NEW YORK (Reuters) –a large retrospective analysis shows.
“As rheumatologists, we often think of knee arthroplasty as the last resort, after patients have tried and failed more conservative treatments, such as PT, weight loss, NSAIDs, and maybe glucocorticoid injections,” Dr. Michael Ward of the U.S. National Institute of Arthritis and Musculoskeletal and Skin Diseases in Bethesda, Md., told Reuters Health by email.
“The most surprising finding from this study is that, at the population level, many patients don’t receive these more conservative treatments,” he said.
“Because lack of use of these conservative treatments was more common in regions of the country where TKA was more commonly used, we think it is often being substituted for conservative care,” he added.
Asin Arthritis and Rheumatology, Dr. Ward analyzed data on close to 1 million U.S. Medicare beneficiaries with knee osteoarthritis in 2005-2010. Health care utilization for knee complaints – i.e., rates of physician visits, physical therapy, knee injections, and arthroscopy – was compared among beneficiaries who lived in regions with high or low rates of TKA.
About one-third of patients (33.1%) had TKA during a median follow-up of 5.6 years. Higher rates of visits for knee complaints were associated with increased risks of arthroplasty, while use of physical therapy, specialist care, and intra-articular treatments were associated with lower risks.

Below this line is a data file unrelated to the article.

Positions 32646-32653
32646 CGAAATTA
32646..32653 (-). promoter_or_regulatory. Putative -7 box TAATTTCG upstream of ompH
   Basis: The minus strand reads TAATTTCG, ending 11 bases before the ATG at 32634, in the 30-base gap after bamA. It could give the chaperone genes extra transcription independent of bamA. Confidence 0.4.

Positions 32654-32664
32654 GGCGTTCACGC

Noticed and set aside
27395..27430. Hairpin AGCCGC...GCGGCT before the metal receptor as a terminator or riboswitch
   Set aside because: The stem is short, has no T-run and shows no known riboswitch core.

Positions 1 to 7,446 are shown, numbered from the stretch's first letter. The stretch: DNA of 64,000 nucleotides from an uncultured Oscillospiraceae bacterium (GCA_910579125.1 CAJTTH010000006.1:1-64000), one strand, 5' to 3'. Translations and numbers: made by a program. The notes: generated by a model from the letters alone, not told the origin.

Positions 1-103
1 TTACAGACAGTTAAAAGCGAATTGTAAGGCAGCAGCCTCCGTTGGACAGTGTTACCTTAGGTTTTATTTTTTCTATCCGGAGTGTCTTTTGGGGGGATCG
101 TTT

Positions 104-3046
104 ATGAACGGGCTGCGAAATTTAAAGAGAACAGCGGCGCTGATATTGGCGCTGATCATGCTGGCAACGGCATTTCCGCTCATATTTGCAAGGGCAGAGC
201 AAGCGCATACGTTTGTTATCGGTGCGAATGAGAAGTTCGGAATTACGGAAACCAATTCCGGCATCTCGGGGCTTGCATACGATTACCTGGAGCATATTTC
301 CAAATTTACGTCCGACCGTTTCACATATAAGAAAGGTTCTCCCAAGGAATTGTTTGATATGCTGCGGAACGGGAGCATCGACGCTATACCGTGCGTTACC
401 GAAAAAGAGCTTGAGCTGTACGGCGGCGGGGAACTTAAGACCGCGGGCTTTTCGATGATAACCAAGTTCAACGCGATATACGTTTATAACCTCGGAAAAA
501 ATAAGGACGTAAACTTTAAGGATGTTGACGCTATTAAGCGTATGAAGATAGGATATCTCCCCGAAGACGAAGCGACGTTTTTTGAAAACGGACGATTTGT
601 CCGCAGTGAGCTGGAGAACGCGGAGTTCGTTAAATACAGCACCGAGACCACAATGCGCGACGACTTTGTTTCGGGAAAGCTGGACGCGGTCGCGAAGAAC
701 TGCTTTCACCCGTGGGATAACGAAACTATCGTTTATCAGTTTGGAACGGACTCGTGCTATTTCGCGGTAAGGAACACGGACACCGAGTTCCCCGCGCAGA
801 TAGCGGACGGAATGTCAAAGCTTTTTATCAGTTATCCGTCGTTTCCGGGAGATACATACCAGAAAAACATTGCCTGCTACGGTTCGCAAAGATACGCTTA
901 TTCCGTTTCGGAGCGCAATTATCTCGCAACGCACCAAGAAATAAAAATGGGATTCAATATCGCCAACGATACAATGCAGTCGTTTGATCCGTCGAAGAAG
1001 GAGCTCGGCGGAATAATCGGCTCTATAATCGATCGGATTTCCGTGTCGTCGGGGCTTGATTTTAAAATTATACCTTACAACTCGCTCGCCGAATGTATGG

The frequency of TKA varied from 26.4% in the lowest quintile region to 42.1% in the highest quintile.
Notably, rates of physician visits, physical therapy, specialist care, and use of intra-articular injections varied inversely with arthroplasty quintile. For example, physical therapy was used by 32.5% of beneficiaries in the lowest quintile region and 23.6% in the highest quintile region.
Physical therapy was associated with lower TKA rates across all quintiles.
Dr. Ward said: “The next steps are to determine if this is due to underappreciation of the role of conservative care on the part of patients or primary care providers, or lack of access to it, or referral patterns that prioritize orthopedic surgeons, particularly in those regions with high rates of TKA.”
Orthopedic surgeon Dr. Timothy Gibson, medical director of the MemorialCare Joint Replacement Center at Orange Coast Medical Center in Fountain Valley, Calif., commented in an email to Reuters Health, “This is a retrospective cohort study, which shows correlations, but has limitations and weaknesses inherent to such a study.”
“It is surprising that this study found that physical therapy and other conservative strategies are not widely used in older adults with knee pain,” he said. The American Academy of Orthopedic Surgeons clinical practice guideline on treatment of osteoarthritis of the knee “gives a strong recommendation for use of home exercise, strengthening, and low-impact exercise as part of conservative treatment,” he said.
“NSAIDs, nonnarcotic pain medication and weight loss are also recommended,” he noted. “The benefit of different injections is not as clear cut. There are numerous other conservative treatments that are not recommended due to lack of quality studies to measure their efficacy.”
“The article refers to TKA as a ‘risk’ to be avoided such as cancer or heart attack, yet in the opening paragraph states that it is ‘the most effective treatment for advanced knee osteoarthritis,’ ” he added. “It is one of the most successful surgeries for improvement in quality of life.”
“Cost-effective care should include conservative treatments that work, and perhaps delay the need for surgery, but not to avoid the most effective treatment when it is appropriate,” he said. “The article is concerned about the cost burden of TKA, yet there is cost in using ineffective conservative care, as well,” Dr. Gibson concluded.
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